11. Just in the interest of ensuring no one feels picked on... there were some important illustrators who insisted on working directly from the model and/or on location ( Jack Potter, for instance ) or who insisted on getting it right in one shot or simply discarding a failed drawing and starting over ( Eric, W. David Shaw ). Then there's the case of Harry Beckhoff, who did tiny little thumbnail sketches that were so impeccably perfect that he would simply enlarge them and do his finished illustration over them!

    But I think its worth emphasizing that the approach used by the vast majority of mid-century commercial artists (including Fawcett, btw) was the shooting of photo reference. None of the really good illustrators used this as a substitute or crutch for top notch drawing skills, just as the use of a computer and graphic software is no substitute or crutch for good drawing skills today.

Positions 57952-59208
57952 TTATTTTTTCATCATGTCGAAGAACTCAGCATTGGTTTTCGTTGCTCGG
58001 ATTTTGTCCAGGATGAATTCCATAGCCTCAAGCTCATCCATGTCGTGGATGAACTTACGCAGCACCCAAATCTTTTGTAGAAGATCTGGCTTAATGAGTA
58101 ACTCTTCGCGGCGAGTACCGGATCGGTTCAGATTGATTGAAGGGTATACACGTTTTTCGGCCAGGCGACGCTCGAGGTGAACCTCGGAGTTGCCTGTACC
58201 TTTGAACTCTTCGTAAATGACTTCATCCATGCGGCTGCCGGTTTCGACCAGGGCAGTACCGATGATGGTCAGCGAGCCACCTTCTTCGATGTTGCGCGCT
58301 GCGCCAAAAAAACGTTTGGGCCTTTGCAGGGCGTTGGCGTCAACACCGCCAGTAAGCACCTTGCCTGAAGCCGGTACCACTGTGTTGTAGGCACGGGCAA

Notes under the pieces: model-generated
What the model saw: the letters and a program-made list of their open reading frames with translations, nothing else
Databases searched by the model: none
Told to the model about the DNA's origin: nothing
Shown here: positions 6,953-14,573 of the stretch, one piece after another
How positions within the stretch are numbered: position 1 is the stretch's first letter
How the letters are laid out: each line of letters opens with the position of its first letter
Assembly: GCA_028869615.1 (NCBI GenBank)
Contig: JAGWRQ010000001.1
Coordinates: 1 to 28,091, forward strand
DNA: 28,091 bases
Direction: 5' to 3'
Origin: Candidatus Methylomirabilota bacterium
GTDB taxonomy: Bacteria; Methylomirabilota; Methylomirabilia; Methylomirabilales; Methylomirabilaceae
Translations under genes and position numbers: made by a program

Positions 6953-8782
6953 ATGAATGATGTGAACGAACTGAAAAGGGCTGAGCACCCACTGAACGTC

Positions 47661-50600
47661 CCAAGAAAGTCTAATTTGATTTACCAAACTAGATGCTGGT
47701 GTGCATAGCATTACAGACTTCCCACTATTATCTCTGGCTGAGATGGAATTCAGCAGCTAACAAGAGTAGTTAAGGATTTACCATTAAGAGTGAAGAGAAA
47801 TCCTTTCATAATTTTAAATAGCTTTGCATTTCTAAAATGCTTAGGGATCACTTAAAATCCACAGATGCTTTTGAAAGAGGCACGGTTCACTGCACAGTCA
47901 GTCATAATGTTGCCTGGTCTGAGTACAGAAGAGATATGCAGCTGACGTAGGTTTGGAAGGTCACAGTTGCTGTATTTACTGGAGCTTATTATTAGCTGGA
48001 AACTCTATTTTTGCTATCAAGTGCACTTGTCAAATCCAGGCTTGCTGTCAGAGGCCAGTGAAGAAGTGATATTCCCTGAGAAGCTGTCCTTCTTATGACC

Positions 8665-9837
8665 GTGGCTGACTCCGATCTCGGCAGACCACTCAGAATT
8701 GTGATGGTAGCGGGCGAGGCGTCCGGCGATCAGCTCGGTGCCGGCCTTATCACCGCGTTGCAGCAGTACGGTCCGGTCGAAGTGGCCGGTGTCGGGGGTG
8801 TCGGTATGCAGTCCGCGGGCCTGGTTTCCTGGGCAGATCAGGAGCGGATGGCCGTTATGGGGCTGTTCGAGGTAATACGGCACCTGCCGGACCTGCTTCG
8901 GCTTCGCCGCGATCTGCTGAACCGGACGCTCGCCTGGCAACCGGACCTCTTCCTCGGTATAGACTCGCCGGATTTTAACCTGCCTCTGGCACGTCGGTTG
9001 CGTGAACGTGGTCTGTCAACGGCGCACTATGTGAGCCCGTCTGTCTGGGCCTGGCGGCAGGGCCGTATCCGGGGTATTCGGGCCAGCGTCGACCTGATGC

Technology in one form or another has always been just another way for the skilled illustrator to enhance his arsenal, but "to each his own" - and Chad, your choice is as valid as any other.

    I think the bottom line in the case of Bernie Fuchs' choice is that, as an eager neophyte, he was advised as to what was succeeding in the market and, implementing that prescribed method, he kicked it up a notch. :^)

  12. Thank you David for telling the story better. One of the guests at The Illustrators Workshop was Richard Gangel who said "Bernie paints light better than anyone in the history of art" I really miss seeing new art in every month in magazines.